All the films from all the editions, including those subsequently removed, presently totalling 1167. An easy way of seeing how…
Following the death of a publishing tycoon, news reporters scramble to discover the meaning of his final utterance.
[Joke about sleds]
[Regurgitated and bastardized interpretations of technical feats of skill on display]
[Insincere complaint about waiting so long to watch]
[Unnecessary recommendation for anyone who hasn't seen it to finally do so]
I’m not naïve enough to think that I have anything new to offer in my entirely unnecessary ode to Citizen Kane, but I'll continue writing this anyway because I like writing about films, and Citizen Kane is a film, all right, and a Towering Masterpiece of Cinema at that. I’d have to be exceedingly smart or exceedingly stupid to dispute that, and I reckon I fall somewhere in between.
Pulling apart Citizen Kane shot by shot is more than enough to learn how to make a film, but pulling apart the film's circular structure is also a brilliant way to learn how to tell a story. Since I attempt to write, it's the narrative structure of Citizen Kane that interests…
Without question, Citizen Kane is the Citizen Kane of Citizen Kanes.
Citizen Kane is the motion picture which, since its release, has been widely regarded by almost all critics, filmmakers & even many viewers around the world as the greatest film of all time. And although I agree to some extent that, purely on a technical scale, this might be the most influential picture ever made but based solely on its plot & story, there are far better examples in cinema than this one.
Still, there is no denying that Citizen Kane is a boldly crafted feature which not only defied all the typical methods of filmmaking that were in use at its time of production but also ended up completely rewriting the manuals of filmmaking in the process. The film tells the…
"I'm not sorry." - Charles Foster Kane
Charles Foster Kane. What a character. A staggeringly complex and ambiguous protagonist if there ever was one. I'd go so far as to say he's up there with Daniel Plainview. Because, from where I'm looking at it, Citizen Kane is the There Will Be Blood of its time.
And, thing is, it's far ahead of its time. Opening with a hypnotic, almost horror-movie feel in a dying man's final moments, and following this attention-grabber with a mock-news reel, Citizen Kane is ridiculously technically accomplished. I'm talking about every area here; the cinematography is never anything less than stunning, the editing is startlingly innovative and there is a glorious feel to the sumptuous and…
Everything there is to say has already been said. So I'll say nothing.
Now I can totally appreciate that Bobo episode of The Simpsons.
"Mr. Kane was a man who got everything he wanted then lost it. Maybe 'Rosebud' was something he couldn't get or something he lost. Anyway, it wouldn't have explained anything. I don't think any word can explain a man's life. No, I guess 'Rosebud' is just a piece in a jigsaw puzzle...a missing piece."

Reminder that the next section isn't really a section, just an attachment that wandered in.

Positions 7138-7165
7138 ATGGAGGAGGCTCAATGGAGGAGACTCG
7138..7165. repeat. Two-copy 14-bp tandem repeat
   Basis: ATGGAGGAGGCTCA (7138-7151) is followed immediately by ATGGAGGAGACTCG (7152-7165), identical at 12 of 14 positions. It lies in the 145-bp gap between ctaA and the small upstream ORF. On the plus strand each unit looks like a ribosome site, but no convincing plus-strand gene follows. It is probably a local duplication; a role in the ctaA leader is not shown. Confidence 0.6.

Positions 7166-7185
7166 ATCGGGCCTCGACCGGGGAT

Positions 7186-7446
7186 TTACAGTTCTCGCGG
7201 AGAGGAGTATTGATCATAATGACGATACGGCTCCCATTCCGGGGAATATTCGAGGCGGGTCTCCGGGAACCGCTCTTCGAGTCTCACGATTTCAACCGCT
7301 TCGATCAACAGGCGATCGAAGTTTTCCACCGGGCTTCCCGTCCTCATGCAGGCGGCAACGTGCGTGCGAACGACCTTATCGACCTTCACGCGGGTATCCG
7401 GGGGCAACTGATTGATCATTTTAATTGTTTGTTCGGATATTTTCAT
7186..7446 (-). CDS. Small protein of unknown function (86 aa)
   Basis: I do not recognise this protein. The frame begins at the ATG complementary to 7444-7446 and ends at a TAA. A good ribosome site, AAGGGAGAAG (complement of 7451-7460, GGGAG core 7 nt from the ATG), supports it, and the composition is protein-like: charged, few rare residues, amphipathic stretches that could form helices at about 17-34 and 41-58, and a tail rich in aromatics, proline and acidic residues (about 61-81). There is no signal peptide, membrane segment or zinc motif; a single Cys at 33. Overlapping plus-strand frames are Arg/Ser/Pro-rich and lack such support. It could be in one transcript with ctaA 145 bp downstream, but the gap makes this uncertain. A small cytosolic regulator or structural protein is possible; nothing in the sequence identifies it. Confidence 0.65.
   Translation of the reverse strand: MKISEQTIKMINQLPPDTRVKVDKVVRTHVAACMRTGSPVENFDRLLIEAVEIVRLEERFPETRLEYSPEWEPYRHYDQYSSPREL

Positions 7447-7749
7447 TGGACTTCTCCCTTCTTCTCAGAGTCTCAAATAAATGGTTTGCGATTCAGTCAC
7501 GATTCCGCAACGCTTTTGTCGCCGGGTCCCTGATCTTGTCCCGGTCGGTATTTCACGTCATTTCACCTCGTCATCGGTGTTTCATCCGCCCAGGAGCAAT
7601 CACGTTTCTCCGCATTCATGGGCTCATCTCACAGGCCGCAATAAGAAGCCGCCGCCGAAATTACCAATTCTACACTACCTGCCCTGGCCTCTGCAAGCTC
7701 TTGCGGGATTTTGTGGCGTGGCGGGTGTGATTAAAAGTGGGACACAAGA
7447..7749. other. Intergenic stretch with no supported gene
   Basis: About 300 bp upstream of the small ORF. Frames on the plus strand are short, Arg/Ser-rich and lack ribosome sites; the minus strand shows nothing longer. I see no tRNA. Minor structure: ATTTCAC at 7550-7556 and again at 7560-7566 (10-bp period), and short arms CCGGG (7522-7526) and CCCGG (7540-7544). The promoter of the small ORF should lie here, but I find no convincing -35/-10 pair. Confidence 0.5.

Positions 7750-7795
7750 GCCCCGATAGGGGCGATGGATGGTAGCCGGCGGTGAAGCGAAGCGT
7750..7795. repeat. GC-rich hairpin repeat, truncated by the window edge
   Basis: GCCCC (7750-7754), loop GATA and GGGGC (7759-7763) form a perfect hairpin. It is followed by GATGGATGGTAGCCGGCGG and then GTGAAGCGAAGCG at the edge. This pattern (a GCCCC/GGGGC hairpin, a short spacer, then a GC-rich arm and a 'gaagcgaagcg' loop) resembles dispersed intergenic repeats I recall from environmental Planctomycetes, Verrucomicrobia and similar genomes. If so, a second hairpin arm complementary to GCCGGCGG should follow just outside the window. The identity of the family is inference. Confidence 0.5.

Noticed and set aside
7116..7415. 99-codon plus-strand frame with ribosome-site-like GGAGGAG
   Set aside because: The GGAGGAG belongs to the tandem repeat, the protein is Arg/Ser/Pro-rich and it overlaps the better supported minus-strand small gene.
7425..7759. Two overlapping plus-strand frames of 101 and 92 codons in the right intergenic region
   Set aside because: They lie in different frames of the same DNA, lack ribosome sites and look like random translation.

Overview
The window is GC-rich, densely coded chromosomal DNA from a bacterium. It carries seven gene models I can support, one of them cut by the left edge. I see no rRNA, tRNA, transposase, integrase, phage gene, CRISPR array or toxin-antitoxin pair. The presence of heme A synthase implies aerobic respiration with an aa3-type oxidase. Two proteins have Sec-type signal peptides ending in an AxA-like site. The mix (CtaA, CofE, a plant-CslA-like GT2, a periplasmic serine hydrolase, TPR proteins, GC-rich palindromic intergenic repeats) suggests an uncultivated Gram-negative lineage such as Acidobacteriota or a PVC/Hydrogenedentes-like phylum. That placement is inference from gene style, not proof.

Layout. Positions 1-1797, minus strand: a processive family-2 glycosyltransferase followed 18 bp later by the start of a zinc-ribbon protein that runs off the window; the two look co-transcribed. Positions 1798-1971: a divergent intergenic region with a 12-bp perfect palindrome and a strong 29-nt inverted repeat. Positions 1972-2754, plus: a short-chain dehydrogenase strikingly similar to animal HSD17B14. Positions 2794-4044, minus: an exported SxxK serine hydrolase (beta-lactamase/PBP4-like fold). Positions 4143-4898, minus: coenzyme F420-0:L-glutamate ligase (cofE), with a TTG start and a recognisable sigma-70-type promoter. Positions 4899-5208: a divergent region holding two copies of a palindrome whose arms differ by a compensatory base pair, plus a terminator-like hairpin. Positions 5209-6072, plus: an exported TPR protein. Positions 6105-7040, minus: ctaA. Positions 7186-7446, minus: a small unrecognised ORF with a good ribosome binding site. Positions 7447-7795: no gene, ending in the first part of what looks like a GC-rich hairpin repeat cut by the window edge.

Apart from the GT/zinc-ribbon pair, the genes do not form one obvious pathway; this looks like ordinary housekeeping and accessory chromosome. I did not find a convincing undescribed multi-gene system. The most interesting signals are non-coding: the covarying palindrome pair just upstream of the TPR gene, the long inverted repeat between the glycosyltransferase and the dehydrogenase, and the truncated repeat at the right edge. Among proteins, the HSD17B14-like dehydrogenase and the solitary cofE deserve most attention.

Often regarded as the best film ever made Citizen Kane is a pretty damn good film, in my opinion it's not the greatest ever made but the cinematography was incredibly innovative: deep focus shots where things are going on in both the foreground, midground, and background all at once. The low-angle shots involved new ways of building sets. They introduced effects to make crowds look bigger and buildings look grander. The compositions and shading of the shots are quite beautiful to look at. Welles invented the L-cut: the edits for a scene would change the soundtrack a few frames ahead of the visual. They do that all the time today, and when you see older movies that don't do that…
Despite a somewhat jarring start, still surprisingly watchable. Really felt like watching The Wolf Of Wall Street of its time.
Another film on my shame list, this movie is so so so much more than "rosebud"
Saw this over the weekend at MoMA screening. It was a nice change of venue that elevated this already stratospheric film. I don't think I can write about this film critically, mostly because I just enjoyed it so much. And also because I don't think I can find much wrong about it.
I also liked watching this after joining the iconic journalistic enterprise of my time. It brought the film down to earth, for me. Journalism, at least how it is practiced now, is a pretty uniquely American endeavor and Kane captures the aspirations and faults of the industry quite well.
Well I just saw it for the first time, and take it from me folks: it's Citizen Kane.
First time I've watched Citizen Kane since joining letterboxd.
... I feel the need to go back and reduce all of my star ratings.
Why is this movie so famous?
Why is this movie so boring?
If I could say a word about this movie - it would not be Rosebud - but LAME. Really, I've seen older movies with better plots and histories that are way more interesting than this one. What a waste of my time.